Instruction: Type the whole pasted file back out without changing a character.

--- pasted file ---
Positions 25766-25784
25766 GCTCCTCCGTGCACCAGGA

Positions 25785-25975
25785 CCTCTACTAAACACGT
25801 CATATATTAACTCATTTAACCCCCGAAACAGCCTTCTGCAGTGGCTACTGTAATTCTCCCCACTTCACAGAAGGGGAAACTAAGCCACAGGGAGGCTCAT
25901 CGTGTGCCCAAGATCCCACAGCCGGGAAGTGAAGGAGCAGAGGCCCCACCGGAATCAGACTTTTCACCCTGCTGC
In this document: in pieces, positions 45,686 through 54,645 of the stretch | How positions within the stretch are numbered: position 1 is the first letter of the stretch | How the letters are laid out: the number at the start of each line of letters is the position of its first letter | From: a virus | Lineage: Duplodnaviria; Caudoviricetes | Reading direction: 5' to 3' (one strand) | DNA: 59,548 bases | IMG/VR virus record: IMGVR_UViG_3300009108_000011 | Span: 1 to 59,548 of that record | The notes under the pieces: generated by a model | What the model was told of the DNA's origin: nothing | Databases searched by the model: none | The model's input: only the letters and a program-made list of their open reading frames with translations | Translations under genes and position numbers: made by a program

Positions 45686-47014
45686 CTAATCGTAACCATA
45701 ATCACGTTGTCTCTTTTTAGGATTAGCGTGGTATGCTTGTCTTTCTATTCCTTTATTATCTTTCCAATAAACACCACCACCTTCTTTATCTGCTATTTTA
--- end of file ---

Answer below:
Positions 25766-25784
25766 GCTCCTCCGTGCACCAGGA

Positions 25785-25975
25785 CCTCTACTAAACACGT
25801 CATATATTAACTCATTTAACCCCCGAAACAGCCTTCTGCAGTGGCTACTGTAATTCTCCCCACTTCACAGAAGGGGAAACTAAGCCACAGGGAGGCTCAT
25901 CGTGTGCCCAAGATCCCACAGCCGGGAAGTGAAGGAGCAGAGGCCCCACCGGAATCAGACTTTTCACCCTGCTGC
In this document: in pieces, positions 45,686 through 54,645 of the stretch | How positions within the stretch are numbered: position 1 is the first letter of the stretch | How the letters are laid out: the number at the start of each line of letters is the position of its first letter | From: a virus | Lineage: Duplodnaviria; Caudoviricetes | Reading direction: 5' to 3' (one strand) | DNA: 59,548 bases | IMG/VR virus record: IMGVR_UViG_3300009108_000011 | Span: 1 to 59,548 of that record | The notes under the pieces: generated by a model | What the model was told of the DNA's origin: nothing | Databases searched by the model: none | The model's input: only the letters and a program-made list of their open reading frames with translations | Translations under genes and position numbers: made by a program

Positions 45686-47014
45686 CTAATCGTAACCATA
45701 ATCACGTTGTCTCTTTTTAGGATTAGCGTGGTATGCTTGTCTTTCTATTCCTTTATTATCTTTCCAATAAACACCACCACCTTCTTTATCTGCTATTTTA